There is also a toll on household income as residents across several states decry the rising cost of cooking gas at over N750 per kilogramme; the 12.5kg capacity is sold for over N9,000 in Abuja.

Generally, on growth projection for the Sub-Saharan Africa ,SSA, the World Bank said in spite of a rebound of 4.2% in 2021, growth has weakened this year as domestic price pressures, partly induced by supply disruptions owing to the war in Ukraine, are reducing food affordability and real incomes, especially in low-income countries ,LICs.

It noted that the sharp deceleration of global growth and war-related shortages of food and fuel are creating substantial headwinds for the region, even more so in countries reliant on wheat imports from Russia and Ukraine ,Democratic Republic of Congo, Ethiopia, Madagascar, Tanzania.

In South Africa, growth has moderated substantially amid policy tightening, high and rising unemployment, and recurring power shortages. Infrastructure damage to the country’s main port following severe floods has also contributed to the supply chain disruptions related to the war in Ukraine and lockdowns in China.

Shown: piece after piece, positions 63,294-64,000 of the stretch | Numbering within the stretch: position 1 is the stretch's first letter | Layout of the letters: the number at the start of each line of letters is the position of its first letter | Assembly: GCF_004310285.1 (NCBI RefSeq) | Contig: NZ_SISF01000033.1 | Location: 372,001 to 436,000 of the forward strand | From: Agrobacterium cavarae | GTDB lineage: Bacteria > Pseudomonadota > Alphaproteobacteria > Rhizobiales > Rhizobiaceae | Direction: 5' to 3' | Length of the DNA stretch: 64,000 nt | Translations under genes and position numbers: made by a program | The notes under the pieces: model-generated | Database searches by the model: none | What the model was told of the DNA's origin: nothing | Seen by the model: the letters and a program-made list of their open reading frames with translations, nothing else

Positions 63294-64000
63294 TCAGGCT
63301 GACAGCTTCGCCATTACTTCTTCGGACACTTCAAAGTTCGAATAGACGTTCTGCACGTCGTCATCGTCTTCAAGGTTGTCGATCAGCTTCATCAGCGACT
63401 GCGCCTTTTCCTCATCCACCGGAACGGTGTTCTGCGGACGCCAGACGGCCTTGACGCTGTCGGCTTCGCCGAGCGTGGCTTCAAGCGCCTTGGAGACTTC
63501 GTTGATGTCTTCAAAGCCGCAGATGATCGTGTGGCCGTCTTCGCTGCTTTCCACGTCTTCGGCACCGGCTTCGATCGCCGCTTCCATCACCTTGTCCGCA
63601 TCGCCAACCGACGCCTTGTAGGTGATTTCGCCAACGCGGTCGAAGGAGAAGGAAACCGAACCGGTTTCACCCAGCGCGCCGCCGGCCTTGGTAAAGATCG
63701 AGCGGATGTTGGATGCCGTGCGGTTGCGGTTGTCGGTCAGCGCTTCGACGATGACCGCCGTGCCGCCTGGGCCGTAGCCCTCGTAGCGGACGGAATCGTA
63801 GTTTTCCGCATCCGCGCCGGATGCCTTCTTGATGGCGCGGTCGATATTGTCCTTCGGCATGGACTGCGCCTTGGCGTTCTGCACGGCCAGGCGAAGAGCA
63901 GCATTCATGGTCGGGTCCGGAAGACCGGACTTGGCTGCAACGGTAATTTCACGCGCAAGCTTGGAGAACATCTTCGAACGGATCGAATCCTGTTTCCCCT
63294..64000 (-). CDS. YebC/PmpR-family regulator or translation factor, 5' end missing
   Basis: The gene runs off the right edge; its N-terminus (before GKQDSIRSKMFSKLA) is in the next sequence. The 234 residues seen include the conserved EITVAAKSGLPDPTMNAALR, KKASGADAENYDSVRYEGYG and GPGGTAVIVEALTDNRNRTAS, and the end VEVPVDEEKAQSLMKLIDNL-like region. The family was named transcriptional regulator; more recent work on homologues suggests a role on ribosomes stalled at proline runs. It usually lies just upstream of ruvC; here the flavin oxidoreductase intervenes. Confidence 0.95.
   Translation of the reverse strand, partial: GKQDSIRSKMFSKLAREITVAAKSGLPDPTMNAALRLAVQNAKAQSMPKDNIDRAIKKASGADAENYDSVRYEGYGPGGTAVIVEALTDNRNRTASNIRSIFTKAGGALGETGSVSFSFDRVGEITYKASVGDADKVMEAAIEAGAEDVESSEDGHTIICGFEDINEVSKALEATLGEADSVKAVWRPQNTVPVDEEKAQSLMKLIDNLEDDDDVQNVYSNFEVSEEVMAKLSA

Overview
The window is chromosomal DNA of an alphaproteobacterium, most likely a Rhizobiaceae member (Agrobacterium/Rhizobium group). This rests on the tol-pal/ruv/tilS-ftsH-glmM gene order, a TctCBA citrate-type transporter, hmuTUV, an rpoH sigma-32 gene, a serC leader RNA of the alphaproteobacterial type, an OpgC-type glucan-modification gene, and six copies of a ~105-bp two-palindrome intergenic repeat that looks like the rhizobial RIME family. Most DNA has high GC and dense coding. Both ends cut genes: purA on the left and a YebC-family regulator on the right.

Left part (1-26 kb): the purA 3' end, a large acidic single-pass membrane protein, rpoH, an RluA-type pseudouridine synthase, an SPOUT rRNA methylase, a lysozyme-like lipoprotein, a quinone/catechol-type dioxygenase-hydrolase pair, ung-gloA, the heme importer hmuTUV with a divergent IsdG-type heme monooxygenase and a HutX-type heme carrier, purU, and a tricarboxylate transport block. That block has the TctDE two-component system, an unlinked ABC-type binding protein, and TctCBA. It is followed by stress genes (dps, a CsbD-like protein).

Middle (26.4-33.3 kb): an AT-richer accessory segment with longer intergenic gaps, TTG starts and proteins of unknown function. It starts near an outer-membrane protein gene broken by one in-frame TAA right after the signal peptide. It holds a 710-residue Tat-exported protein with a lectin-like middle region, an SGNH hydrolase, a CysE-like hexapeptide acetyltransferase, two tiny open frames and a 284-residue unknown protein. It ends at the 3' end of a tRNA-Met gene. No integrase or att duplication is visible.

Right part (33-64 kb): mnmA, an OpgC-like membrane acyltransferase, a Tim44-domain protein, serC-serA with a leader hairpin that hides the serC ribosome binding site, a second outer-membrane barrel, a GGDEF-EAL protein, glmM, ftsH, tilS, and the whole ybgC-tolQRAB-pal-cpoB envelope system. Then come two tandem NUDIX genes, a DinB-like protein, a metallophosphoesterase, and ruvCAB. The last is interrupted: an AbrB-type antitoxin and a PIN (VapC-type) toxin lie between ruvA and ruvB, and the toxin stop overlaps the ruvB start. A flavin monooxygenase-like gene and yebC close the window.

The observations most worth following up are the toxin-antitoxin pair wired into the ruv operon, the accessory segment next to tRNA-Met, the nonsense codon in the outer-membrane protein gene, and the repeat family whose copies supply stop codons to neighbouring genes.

Lower Growth Outlook For Nigeria, Others

For the outlook in the Sub-Saharan African region, the projected growth is an expected 3.7% this year and 3.8% in 2023, showing a 0.4% downgrade from the bank’s earlier projection in January 2021.

For Nigeria, the growth rate will drop to 3.4% this year and a further drop to 3.2% in 2023 and in 2024. The 2022 growth outlook declined by 0.9%, while those for 2023 and 2024 declined by 0.45, the economic report indicated.

Although elevated commodity prices would underpin recoveries in extractive sectors, in many countries rising inflation would erode real incomes, depress demand, and deepen poverty.

The growth slowdown in SSA could also intensify pandemic-induced losses in per capita incomes. The region is now expected to remain the only Emerging Market and Developing Economy ,EMDE, region where per capita incomes will not return to their 2019 levels even in 2023.

Surging food and fuel import bills could also reverse recent progress in poverty alleviation across the region, especially in countries where vulnerable populations are sizable ,Democratic Republic of Congo, Nigeria, and dependence on imported food is high , Benin, Comoros, The Gambia, Mozambique.

The bank also dismissed any instant remediation saying the fiscal space of Nigeria and these other countries have already been constrained by high levels of public debt and could narrow further. However, it noted that the persistent domestic inflation could speed up monetary policy tightening, escalating stagflation risks in Sub-Saharan Africa.